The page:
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Brandeis, Sex Tapes, and TMZ: The Right to Privacy

January 25, 2014

If you’ve studied US history you’ve likely heard of Justice Brandeis, and this is the problem. We rarely think of historical figures as contemporaries. Your high school History teacher probably didn’t teach you that one of Brandeis’s most significant pieces of legal analysis was (in effect) all about TMZ, sex tapes, and the right to privacy. Well, almost. It was about the 1890s equivalent of TMZ following the latest starlets to get all the details. Bear with me.

Without turning this post into a history lesson, let’s quickly summarize who Justice Louis Brandeis was. Brandeis was a Supreme Court justice who wrote a dissenting opinion on privacy rights that influenced the court for decades. He also rendered opinions supporting free speech rights at a time when dissent was very unpopular. Many credit him with establishing the basis for the modern right to privacy.

If you get a chance, read some of his opinions, because it will do two things for you. First, it’ll inspire you – the guy could write. Second, it’ll make you wish he were still around. If he was, he’d be pissed. He’d have one look at the NSA surveillance debacle and he’s say, “I told you this was going to happen 125 years ago.”

New Cameras, Salacious Scandals

At 34, this young practicing lawyer wrote a brief in the Harvard Law Review entitled “The Right to Privacy.” In it, he defines the concept of privacy as the “right to be left alone.” This was 1890, which, if you can remember, was a time of rapid technological change. The payphone was invented in 1889, the teleautograph, the ballpoint pen, and the motor in 1888, the record and photographic film just five years earlier. I thought the 1990s were amazing with the dawn of the Web, but the 1880s trump anything we can imagine – motors, pens, cameras, and telephones.

My emphasis on technology is important, because we all know what new technology is for, right? The first use of the technology always has something to do with our “prurient tastes.” This is as true in 2014 as it was in 1890. Human nature hasn’t changed. Here’s a quote from that famous legal brief:

The press is overstepping in every direction the obvious bounds of propriety and of decency…. To satisfy a prurient taste the details of sexual relations are spread broadcast in the columns of the daily papers. To occupy the indolent, column upon column is filled with idle gossip, which can only be procured by intrusion upon the domestic circle.

1890s: Cheaper Cameras, Birth of the Paparazzi, Definition of Right to Privacy

One of the motivating cases for the brief was of a Broadway actress who, while performing in risqué “tights” was “photographed surreptitiously and without her consent.” Technology and the newspaper industry was moving much faster than the law.

Brandeis’s concerns at the time were the same as our concerns today: technology in the wrong hands is a recipe for privacy intrusion. Rupert Murdoch’s News of the World has nothing on the “yellow journals” of that time. Society weddings were broken into, pictures were taken, affairs were documented, and communications were intercepted. Salacious love letters were inadvertently forwarded to the wrong addresses and technology was employed to uncover the secrets of celebrities.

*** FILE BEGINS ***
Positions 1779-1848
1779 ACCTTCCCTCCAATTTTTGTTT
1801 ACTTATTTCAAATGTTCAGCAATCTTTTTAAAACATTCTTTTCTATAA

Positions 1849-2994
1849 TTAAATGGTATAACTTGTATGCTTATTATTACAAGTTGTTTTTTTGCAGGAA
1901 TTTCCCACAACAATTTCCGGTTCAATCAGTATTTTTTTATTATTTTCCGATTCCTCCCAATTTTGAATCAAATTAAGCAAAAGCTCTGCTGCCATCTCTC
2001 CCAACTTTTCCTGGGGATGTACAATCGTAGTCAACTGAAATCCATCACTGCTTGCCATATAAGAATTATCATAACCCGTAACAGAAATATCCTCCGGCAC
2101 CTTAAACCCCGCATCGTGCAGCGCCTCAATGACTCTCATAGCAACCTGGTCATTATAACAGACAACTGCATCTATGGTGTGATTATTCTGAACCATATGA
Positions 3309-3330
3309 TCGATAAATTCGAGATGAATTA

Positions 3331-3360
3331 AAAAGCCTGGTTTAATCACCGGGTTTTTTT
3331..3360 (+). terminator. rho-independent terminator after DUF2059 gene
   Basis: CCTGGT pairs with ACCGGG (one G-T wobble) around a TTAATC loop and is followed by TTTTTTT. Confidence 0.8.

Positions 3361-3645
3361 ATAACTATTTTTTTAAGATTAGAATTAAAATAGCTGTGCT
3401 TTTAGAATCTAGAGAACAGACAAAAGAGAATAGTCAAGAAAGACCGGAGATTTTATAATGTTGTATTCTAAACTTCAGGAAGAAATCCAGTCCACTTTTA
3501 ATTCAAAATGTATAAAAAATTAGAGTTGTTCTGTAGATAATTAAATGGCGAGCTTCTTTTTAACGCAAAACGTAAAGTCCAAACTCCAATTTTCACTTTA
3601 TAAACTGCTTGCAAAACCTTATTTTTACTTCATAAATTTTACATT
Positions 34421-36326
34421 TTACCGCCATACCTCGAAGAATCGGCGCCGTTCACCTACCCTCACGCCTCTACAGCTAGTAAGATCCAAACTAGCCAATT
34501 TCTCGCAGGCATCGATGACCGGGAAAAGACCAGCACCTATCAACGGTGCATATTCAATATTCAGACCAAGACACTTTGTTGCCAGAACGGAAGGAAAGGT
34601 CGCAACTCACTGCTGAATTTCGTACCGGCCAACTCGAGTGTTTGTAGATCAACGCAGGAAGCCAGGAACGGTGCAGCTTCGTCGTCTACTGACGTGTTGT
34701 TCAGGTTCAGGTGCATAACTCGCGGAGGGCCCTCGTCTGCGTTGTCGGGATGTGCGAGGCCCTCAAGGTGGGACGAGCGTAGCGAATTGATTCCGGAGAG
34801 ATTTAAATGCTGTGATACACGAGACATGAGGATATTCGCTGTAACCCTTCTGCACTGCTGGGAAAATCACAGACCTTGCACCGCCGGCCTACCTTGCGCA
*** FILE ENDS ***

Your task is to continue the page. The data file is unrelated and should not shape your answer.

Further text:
The news that sold in 1890 was the same as the news that sells today – pictures of Bieber getting arraigned in Florida.

Defining Our Modern Right to Privacy

So, Brandeis, this heroic justice of the Supreme Court staring out from history books in every classroom – what was he worried about in 1890? He was concerned that newspapers were stealing people’s nineteenth century equivalent of sex tapes using an array of new technologies to invade privacy. That’s the motivation behind Brandeis and Warren laying out the legal framework for our “Right to Privacy.”

Here’s this lawyer practicing in Boston. One has to imagine that he didn’t just jump up and take an offhand interest in the subject. Maybe his client list included a few Newport-mansioned Gatsbys who happened to mention something salacious on one of those new pay phones? Maybe one of his clients learned about the power of photography in a way he regretted?

If you look at what has happened to our society in the intervening years, it’s clear that Brandeis lost this battle. Every time you run through a supermarket checkout line you see the gossip rags touting the latest salacious email that happened to be intercepted by Brangelina’s disaffected housekeeper. Then as now, we’re still using technology with this blind trust that no one will intercept it.

What Brandeis Would Tell Today’s Celebrities

I’m certain that if Brandeis were still around he’d be telling people to make heavy use of encryption technology. Virtru should be part of the celebrity arsenal against intrusion. If I were famous, I’d be encrypting just about everything I did because, as a celebrity, I would value my “right to be left alone.”